Overall Reputation of the Service
All crypto wallets have a community that rallies behind them. Some of them are paid for, while others are wholly sincere in their feedback. The best advice we can offer is to check their ratio of reviews. If the good ones outweigh the bad ones, that’s a good sign. If the bad ones are thoroughly specific on their issues, pay attention to what they have to say.
How to Use Your Cryptocurrency Wallet – All the Stages
We mentioned at the beginning three concrete things you can do with your digital wallet. You can send payments using your cryptos, you can receive payments made with cryptos, and you can hold your cryptos in them as you would do with savings using Fiat money. We are going to explain how to handle yourself on every single one of these steps, so let’s get started.
Sending Payments Using the Cryptocurrencies in Your Wallet
You can send payments to other crypto wallets using the public key of the recipient. These payments can be handled using an app, a QR code, a website, or a desktop app. This public key is composed of 25 to 26 alphanumeric characters. With the code in hand, you only need to do the following:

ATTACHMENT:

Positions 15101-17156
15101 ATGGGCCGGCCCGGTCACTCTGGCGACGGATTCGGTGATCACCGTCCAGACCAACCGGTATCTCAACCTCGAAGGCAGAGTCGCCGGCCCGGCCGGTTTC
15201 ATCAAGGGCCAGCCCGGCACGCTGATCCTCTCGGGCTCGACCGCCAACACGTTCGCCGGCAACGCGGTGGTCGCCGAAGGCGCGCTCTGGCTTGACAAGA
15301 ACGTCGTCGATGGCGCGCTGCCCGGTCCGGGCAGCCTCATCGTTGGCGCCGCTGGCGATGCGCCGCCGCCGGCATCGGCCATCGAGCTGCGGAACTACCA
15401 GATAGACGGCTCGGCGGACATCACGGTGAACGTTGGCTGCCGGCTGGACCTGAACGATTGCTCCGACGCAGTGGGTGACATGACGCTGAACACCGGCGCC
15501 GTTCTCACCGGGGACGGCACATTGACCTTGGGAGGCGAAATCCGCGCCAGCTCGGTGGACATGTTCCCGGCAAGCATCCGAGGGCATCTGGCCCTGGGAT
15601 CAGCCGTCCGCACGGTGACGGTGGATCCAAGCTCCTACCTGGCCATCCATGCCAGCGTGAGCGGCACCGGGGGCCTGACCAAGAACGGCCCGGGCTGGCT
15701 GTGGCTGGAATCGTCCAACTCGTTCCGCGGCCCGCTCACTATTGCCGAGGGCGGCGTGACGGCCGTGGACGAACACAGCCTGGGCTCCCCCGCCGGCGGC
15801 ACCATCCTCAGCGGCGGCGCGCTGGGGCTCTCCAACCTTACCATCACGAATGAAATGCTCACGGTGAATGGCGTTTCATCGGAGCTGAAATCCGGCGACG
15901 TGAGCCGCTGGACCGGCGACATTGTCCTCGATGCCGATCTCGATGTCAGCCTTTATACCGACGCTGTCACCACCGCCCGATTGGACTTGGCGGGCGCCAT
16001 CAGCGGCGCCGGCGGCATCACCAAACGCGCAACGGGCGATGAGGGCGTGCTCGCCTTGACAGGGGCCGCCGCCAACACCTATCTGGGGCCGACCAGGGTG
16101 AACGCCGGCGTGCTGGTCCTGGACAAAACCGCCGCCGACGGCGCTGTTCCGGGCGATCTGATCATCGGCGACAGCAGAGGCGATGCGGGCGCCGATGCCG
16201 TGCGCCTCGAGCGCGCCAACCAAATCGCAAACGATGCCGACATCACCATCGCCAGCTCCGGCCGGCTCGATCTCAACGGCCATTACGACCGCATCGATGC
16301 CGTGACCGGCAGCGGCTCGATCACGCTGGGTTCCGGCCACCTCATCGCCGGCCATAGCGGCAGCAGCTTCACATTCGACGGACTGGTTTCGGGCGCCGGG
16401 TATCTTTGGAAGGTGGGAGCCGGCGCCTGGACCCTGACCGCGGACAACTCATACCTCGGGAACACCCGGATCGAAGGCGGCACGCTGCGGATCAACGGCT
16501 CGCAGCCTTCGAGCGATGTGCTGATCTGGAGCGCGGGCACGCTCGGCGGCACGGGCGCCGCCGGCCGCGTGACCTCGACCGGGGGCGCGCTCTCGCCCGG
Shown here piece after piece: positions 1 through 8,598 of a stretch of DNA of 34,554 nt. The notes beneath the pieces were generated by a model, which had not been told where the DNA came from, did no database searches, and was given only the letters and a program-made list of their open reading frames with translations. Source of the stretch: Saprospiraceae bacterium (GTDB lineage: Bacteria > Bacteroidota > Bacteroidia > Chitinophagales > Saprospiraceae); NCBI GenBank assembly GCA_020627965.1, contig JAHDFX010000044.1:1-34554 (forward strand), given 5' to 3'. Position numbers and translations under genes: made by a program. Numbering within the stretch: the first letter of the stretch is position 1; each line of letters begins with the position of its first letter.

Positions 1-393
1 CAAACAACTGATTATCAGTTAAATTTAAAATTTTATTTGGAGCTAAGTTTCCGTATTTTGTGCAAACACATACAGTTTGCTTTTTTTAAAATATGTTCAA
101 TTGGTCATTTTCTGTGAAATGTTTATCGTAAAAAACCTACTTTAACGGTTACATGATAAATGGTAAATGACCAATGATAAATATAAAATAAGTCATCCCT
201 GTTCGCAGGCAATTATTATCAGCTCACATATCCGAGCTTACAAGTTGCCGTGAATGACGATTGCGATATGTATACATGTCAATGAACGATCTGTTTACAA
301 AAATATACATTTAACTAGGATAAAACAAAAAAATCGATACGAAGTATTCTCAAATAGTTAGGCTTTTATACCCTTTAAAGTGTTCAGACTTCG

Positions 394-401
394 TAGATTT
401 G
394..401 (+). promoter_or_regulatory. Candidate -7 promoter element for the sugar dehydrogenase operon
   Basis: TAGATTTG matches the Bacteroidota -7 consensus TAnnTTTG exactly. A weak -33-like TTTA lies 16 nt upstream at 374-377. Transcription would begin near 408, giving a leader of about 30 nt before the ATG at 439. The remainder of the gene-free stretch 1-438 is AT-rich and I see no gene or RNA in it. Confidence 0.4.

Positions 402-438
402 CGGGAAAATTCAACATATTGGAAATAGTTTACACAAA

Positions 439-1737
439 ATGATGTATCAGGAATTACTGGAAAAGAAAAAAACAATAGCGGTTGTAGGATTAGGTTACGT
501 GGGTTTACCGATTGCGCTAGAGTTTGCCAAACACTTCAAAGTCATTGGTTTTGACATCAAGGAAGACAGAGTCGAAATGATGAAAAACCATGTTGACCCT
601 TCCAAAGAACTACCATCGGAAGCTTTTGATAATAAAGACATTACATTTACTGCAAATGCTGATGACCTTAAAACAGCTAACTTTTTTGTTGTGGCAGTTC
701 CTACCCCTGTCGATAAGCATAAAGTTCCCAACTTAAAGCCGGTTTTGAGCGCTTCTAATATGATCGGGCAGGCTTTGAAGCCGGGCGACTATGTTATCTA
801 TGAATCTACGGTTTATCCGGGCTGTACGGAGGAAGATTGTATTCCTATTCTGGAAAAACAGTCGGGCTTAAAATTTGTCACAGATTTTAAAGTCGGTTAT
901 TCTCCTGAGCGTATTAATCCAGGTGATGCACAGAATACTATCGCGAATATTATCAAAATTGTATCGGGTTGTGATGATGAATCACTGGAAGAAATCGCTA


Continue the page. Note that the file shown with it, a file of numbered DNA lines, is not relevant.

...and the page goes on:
- Log to your wallet
- Enter the recipient’s wallet address
- Specify the amount, and the currency you want to transfer if your wallet allows it
- Check the transaction fees that apply, if any. Make sure you have enough to cover the fees
- Take a final look at the details of the transaction and make sure you have offered the correct information
- Click send, and you are done
Please keep in mind that the process we described is just a general overview of how these transactions go. The method may change depending on the wallet you use. Also, remember that some wallets can only receive certain types of currencies, and very few can actually manage a successful conversion.
Receiving Payments with Cryptocurrencies on Your Wallet